glaze shivering define glaze thickness
Posted 10 February 2012 - 05:51 PM
that glaze could be too thick. Does this refer to the thickness of the glaze in
the bucket; viscosity, of how thickly the glaze was on the piece itself.......fingernail
Troubleshooting is so hard because there could be so many different reasons.
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Posted 10 February 2012 - 05:56 PM
Kiln Repair Tech
Owner, Neil Estrick Gallery, LLC
Posted 10 February 2012 - 06:10 PM
If this condition exists, even if it does not show up immediately on thinner layers of glaze, it is still there. Lurking. Waiting to happen. Just like you can have delayed crazing when the opposite clay and glaze relationship is true, you can have delayed shivering. Shivering is a much more significant defect than crazing... and as a functional ware maker.... would scare the heck out of me to know it might be happening to pieces that I have sold.
The fix is not to make sure that the glaze application layer is thinner.... it is to adjust the COE of the glaze to fit the clay body.
You need to increase the content of the oxides that have higher COEs in the glaze formula and/or decrease the low COE oxides. For example, if the glaze contains lithia (Li2O) that is likely the first place to decrease, since it has the lowest COE of all of the ceramic active oxides. Drop a little of the lithia and replace it with an equivalent molecular amount of Na2O. If there is a LOT of lithia relative to the typical Limit Formula , drop it a lot.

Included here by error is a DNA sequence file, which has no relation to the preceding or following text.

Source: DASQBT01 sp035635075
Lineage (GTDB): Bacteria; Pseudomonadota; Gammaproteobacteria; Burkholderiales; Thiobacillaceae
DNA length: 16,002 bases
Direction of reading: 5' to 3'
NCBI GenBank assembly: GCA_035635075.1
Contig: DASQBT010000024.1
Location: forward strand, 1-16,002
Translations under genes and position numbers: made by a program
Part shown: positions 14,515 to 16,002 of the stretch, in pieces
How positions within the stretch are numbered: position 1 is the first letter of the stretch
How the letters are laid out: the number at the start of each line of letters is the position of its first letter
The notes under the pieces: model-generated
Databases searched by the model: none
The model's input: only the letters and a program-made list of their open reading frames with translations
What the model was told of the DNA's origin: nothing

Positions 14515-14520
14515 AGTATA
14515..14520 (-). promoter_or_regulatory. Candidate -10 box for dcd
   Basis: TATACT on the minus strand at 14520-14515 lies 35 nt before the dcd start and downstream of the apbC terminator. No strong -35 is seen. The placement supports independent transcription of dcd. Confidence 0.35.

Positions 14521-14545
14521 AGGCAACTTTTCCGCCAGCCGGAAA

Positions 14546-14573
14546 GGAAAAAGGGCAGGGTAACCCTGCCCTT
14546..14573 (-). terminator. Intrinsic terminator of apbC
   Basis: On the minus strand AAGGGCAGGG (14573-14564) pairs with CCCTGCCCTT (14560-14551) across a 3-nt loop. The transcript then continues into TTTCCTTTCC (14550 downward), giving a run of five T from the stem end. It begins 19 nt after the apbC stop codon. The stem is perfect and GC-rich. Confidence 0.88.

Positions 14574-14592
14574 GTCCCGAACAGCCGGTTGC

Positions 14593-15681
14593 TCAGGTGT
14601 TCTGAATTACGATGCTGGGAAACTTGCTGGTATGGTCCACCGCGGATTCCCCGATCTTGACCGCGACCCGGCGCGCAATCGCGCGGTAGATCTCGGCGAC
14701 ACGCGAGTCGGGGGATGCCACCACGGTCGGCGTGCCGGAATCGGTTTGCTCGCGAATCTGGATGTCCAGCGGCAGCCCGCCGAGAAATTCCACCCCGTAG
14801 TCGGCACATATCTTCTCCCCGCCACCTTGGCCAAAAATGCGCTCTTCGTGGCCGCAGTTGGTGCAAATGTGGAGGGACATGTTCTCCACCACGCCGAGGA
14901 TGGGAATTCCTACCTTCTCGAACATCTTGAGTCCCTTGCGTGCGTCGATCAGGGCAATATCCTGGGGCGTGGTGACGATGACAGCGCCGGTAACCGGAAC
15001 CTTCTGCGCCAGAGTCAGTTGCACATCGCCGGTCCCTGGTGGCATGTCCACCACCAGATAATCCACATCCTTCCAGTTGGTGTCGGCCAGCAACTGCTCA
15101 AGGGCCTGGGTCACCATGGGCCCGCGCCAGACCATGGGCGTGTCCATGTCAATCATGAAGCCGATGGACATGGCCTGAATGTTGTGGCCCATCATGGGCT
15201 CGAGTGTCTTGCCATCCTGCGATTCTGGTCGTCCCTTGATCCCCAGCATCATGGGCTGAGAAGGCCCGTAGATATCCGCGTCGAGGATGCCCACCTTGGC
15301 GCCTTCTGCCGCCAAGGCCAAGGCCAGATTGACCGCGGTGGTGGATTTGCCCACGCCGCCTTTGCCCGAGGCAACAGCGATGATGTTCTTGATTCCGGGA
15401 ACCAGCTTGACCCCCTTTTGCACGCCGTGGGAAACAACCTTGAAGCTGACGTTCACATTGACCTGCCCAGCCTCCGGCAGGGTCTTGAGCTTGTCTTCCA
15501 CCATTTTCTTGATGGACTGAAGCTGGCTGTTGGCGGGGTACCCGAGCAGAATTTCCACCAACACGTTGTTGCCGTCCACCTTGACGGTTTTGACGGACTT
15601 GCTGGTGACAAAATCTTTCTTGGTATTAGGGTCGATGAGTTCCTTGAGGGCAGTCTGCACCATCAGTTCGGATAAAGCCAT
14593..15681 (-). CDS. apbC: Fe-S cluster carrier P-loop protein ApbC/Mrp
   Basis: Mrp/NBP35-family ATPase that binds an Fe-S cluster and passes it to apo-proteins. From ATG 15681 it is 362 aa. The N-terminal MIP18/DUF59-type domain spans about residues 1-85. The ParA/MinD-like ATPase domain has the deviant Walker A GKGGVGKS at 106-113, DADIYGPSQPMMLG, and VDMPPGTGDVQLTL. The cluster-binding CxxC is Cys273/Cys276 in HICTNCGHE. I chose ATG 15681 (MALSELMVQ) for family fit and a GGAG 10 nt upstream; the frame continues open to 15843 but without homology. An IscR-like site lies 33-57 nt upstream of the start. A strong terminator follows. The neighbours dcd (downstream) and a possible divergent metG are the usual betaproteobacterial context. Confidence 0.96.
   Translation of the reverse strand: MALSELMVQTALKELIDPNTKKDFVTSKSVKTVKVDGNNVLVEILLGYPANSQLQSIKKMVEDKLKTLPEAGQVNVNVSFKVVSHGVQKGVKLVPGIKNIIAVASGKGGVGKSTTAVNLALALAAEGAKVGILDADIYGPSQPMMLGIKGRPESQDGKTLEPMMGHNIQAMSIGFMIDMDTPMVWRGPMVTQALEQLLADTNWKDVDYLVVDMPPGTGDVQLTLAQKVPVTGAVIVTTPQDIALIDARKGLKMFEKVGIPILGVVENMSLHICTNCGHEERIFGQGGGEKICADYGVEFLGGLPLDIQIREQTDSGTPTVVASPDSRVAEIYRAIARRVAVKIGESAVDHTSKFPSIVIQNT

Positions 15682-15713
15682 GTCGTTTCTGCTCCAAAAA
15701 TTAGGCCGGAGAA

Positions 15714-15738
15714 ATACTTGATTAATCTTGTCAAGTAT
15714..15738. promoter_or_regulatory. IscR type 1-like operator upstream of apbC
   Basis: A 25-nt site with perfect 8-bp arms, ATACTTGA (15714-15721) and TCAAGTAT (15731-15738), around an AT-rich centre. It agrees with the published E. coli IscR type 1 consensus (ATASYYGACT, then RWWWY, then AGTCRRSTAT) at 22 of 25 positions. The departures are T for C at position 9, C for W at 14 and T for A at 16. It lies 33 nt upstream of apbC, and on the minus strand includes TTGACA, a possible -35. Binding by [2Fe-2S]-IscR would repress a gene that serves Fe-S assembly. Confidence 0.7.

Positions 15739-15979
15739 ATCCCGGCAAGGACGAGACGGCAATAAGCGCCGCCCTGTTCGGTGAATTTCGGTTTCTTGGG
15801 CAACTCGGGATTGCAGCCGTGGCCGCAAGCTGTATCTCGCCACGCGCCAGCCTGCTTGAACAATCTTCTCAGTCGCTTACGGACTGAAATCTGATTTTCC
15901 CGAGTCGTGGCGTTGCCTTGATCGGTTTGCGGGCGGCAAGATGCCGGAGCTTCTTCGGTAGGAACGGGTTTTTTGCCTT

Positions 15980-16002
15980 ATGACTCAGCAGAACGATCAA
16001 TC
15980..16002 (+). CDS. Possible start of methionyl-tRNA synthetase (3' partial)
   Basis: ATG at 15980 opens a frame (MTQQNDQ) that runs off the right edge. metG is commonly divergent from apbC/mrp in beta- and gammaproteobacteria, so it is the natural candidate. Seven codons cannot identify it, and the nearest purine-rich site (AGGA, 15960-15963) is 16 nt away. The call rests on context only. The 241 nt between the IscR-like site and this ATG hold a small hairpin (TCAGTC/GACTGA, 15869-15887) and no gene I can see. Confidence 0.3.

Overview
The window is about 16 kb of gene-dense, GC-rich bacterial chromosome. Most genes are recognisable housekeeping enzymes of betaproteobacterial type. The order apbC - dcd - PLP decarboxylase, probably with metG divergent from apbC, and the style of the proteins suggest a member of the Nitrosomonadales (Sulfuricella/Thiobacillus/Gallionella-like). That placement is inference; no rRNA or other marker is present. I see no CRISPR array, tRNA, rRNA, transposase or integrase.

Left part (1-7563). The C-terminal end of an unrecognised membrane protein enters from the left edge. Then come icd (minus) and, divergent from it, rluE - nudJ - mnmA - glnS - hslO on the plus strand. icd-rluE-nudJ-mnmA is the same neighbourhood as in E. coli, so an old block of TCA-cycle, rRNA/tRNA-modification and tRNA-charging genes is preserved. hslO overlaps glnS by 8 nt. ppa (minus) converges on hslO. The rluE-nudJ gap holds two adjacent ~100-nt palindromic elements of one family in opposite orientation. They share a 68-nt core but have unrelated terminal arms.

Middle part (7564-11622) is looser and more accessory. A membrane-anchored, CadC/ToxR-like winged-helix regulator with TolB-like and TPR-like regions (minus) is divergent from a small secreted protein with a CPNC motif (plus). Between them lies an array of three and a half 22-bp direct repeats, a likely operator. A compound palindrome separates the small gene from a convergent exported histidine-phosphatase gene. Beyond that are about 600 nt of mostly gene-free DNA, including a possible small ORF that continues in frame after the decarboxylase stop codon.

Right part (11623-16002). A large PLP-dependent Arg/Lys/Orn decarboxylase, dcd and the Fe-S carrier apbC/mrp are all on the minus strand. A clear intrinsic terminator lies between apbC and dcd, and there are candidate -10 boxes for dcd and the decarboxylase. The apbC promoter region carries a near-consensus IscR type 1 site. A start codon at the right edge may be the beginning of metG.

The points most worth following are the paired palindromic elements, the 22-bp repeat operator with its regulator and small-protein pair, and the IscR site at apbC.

Immediate Past President; Potters Council
Professor of Ceramics; New Hampshire Insitute of Art
Posted 10 February 2012 - 08:12 PM
Chemistry might as well be from Jupiter!
Is there any way of easily understanding glaze chemistry? Like not putting in a cup of salt instead of a cup of sugar in a cake recipe?
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Posted 10 February 2012 - 09:14 PM
When the glaze and clay body fit together, with similar rates of contraction (COE), you get a nice unblemished finish. When the glaze contracts more than the clay body, you get crazing. When the clay body contracts more than the glaze, you get shivering or peeling. You can live with the first two, but the third is a fatal default. Shivering will manifest itself overtime regardless of whether you use a thin application or thick application.
One of the key differences between a clay body and glaze is that glazes have oxides. Oxides have different contraction rates. So, adjusting the percentages of oxides in the glaze recipe can produce a glaze that has a more compatible rate of contraction (COE) with the clay body. Which oxides you adjust depend on which ones are in the recipe. I'd start by using a glaze calculation software package to do some adjustments on paper, using the current glaze recipe as a baseline and seeing how small changes affects the COE, and then moving on to test tiles.
Also, if the glaze that shivers now did not before, I'd ask what is different. Is the glaze a recent mix? If it uses Custer Feldspar, would the new composition affect the glaze COE? etc.
Posted 10 February 2012 - 10:23 PM
have been plugging along changing little things. Hate it that I bought 25lbs of the glaze and have 100's of lbs of the clay that I enjoy. The shivering
looks like a fat persons cellulite on their legs, I don't know any other way to explain the look. Small areas pulling away. I won't be able to
look at someone at the beach with out thinking of my poor mugs and pitchers.
Thanks guys for the clear and complex information. I am glad it is something fixable.
Posted 11 February 2012 - 09:39 AM